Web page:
A biker looks right and slowly proceeds through a stop sign at 16th Street and Colby Avenue on in Everett. As of Oct. 1, bike riders can treat stop signs like yield signs. (Andy Bronson / The Herald)

A biker looks right and slowly proceeds through a stop sign at 16th Street and Colby Avenue on in Everett. As of Oct. 1, bike riders can treat stop signs like yield signs. (Andy Bronson / The Herald)

State law lets stop signs become yield signs for bike riders

Keep your eyes peeled and let the cyclists go, drivers. But the new law doesn’t mean bikes can zip by.

California stop, meet your Birkenstock-wearin’, granola-lovin’ cousins, Idaho stop and Delaware yield.

Technically called the “safety stop,” Washington’s law is similar to that oft-derided and definitely illegal rolling creep, except it applies to bicycles instead of cars and now is legal in Washington.

Basically it’s a rolling slowdown that lets someone on a bike scan the intersection and if it’s clear, they can keep moving. If not, they need to stop. It’s still illegal for people driving vehicles.

As of Oct. 1, bike riders can treat stop signs like yield signs.

“It’s a way of helping keep everybody moving,” said Kristin Kinnamon, Sharing Wheels Community Bike Shop board president and past president of the B.I.K.E.S. Club of Snohomish County.

The law legalized a practice already used by frequent cyclists and commuting bike riders.

“I think it’s great. It makes something legal that I’ve been doing for a long time anyway,” Everett Transportation Advisory Committee chairman Tyler Rourke said. “I’m happy to be a law-abiding citizen again.”

Before drivers road rage themselves into high blood pressure, let’s clear up what the law doesn’t permit.

It’s not what people in the Facebook comments of every story about bike riding we publish complain over. Reckless road use is dangerous, and it doesn’t matter who’s doing it or what they’re operating.

“Under no circumstances should a bike rider be blasting through a stop sign,” Kinnamon said.

There is, however, a difference in the damage that the mass and speed of someone on a Schwinn can do compared to the mass and speed of a coupe, sedan, station wagon, SUV or truck.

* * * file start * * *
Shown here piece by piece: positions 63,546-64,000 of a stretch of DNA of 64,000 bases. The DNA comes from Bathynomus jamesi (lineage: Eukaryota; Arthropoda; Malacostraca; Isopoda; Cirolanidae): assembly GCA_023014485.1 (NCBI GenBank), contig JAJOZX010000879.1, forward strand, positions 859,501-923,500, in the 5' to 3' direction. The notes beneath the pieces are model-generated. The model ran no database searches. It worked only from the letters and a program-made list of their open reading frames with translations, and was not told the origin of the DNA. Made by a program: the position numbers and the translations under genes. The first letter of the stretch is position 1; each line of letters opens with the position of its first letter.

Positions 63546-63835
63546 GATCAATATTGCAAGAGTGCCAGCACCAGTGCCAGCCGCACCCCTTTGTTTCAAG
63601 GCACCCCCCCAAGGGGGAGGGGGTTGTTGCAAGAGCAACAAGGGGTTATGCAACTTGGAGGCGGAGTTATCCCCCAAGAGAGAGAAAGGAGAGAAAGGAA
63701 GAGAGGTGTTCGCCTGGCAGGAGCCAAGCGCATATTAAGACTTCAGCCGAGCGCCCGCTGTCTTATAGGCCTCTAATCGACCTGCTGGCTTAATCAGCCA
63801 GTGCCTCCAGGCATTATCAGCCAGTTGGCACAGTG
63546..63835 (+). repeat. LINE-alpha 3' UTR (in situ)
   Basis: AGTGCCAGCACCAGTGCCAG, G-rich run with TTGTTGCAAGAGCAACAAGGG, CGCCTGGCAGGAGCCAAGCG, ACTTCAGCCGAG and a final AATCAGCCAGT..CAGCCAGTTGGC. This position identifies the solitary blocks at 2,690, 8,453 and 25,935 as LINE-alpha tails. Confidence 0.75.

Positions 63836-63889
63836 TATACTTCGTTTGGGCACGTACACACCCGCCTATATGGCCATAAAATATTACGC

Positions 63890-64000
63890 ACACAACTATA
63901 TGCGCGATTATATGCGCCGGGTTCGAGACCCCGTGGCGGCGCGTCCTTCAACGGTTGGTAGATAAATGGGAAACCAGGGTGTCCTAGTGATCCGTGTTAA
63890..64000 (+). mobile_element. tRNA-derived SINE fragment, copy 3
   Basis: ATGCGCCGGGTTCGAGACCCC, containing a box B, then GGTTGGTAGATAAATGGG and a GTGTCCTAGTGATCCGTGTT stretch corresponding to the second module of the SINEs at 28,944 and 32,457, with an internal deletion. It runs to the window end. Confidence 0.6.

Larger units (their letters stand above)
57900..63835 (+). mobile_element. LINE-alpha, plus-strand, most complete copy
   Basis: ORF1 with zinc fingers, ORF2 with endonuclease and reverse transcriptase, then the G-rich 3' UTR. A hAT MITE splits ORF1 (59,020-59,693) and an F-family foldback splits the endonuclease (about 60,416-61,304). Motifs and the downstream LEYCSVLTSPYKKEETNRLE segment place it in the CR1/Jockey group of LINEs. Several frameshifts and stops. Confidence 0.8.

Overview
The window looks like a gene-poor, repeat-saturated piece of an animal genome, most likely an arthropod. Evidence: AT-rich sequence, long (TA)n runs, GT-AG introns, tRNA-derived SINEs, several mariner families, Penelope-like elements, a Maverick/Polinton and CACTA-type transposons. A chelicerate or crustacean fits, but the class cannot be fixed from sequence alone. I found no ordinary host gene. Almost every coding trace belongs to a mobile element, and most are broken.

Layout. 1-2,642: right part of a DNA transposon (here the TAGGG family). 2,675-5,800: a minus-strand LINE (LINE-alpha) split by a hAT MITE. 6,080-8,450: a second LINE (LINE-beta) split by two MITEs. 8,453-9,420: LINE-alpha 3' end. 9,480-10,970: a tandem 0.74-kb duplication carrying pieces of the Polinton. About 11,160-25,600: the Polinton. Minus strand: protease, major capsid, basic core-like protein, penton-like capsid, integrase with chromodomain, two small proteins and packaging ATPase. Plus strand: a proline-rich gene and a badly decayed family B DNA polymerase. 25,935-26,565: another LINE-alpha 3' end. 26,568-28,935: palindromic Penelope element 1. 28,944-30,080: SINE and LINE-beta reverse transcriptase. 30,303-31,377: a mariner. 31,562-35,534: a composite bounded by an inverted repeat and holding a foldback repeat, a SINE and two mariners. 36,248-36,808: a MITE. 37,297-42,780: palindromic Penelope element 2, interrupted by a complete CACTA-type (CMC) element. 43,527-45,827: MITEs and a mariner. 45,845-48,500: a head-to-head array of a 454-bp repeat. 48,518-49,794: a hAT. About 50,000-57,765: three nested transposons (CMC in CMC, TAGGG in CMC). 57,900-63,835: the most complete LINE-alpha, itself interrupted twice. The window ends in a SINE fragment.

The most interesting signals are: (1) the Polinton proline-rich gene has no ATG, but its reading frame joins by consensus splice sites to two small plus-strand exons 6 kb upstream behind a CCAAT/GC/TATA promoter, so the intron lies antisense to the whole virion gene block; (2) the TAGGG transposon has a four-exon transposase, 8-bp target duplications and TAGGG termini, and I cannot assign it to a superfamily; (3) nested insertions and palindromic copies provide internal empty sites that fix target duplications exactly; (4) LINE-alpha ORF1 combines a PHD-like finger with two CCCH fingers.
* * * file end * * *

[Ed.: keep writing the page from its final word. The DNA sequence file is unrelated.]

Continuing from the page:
“If I roll through the stop, I’m not hurting anybody else,” said Barb Chamberlain, Active Transportation Division director at the Washington State Department of Transportation.

Centers for Disease Control and Prevention data ranks biking as the 15th highest form of non-fatal injuries for all ages between 2000 and 2018. In that time, there were 306,133 reported emergency department visits from hurt bike riders.

In 2018, 871 cyclists, including 37 children, were killed in collisions with drivers and another 846 died last year, according to National Highway Traffic Safety Administration data. In Washington state, 16 people on bikes died in 2018 and nine the following year.

State Sen. Marko Liias, D-Mukilteo, was one of the bill’s original sponsors. He credited Washington Bikes, a cycling advocacy group, for a lot of the policy work and lobbying the Legislature, where it passed the state House 77-20 and the state Senate 44-1 in March.

“Ultimately, as a transportation mode we’re really focused on trying to encourage biking,” Liias said.

The WSDOT 2017 Annual Volunteer Bicyclist & Pedestrian Count tallied 560,768 active transportation users. More people biking or walking to work means fewer vehicles on the road and less pollution.

Washington became the fifth state with such legislation along with Arkansas, Delaware, Idaho and Oregon.

Not to codify a law with another state’s name, Washington’s legislation calls what’s usually referred to as the “Delaware yield” or “Idaho stop” the “safety stop.”

State law requires bike riders, just like vehicle drivers, to yield to moving cross-traffic.

The revised law still has requirements for cyclists to come to a full stop at rail crossing and behind a school bus.

But Chamberlain said drivers have the greater responsibility on the road because they have greater impact force in a collision with someone biking, rolling, strolling or walking.

“(Drivers) need to keep doing what they should have been doing all along: looking out for people who are not in a vehicle,” she said.

Cyclists must slow down to a speed that would let them stop if necessary, but the law also lets them keep momentum if the intersection is clear. Moving bike riders are more nimble on the road because they don’t have to put their feet down or work to get up to speed again.

“I’ve realized that it is in fact safer,” Rourke said. “Accelerating and decelerating is a lot more work for a person on a bike.”

The law is specific to bike riders, so people roller skating, on scooters or skateboards must stop at stop signs. That could change in time for scooters that have brakes, Liias said.

Have a question? Email streetsmarts@heraldnet.com. Please include your first and last name and city of residence.

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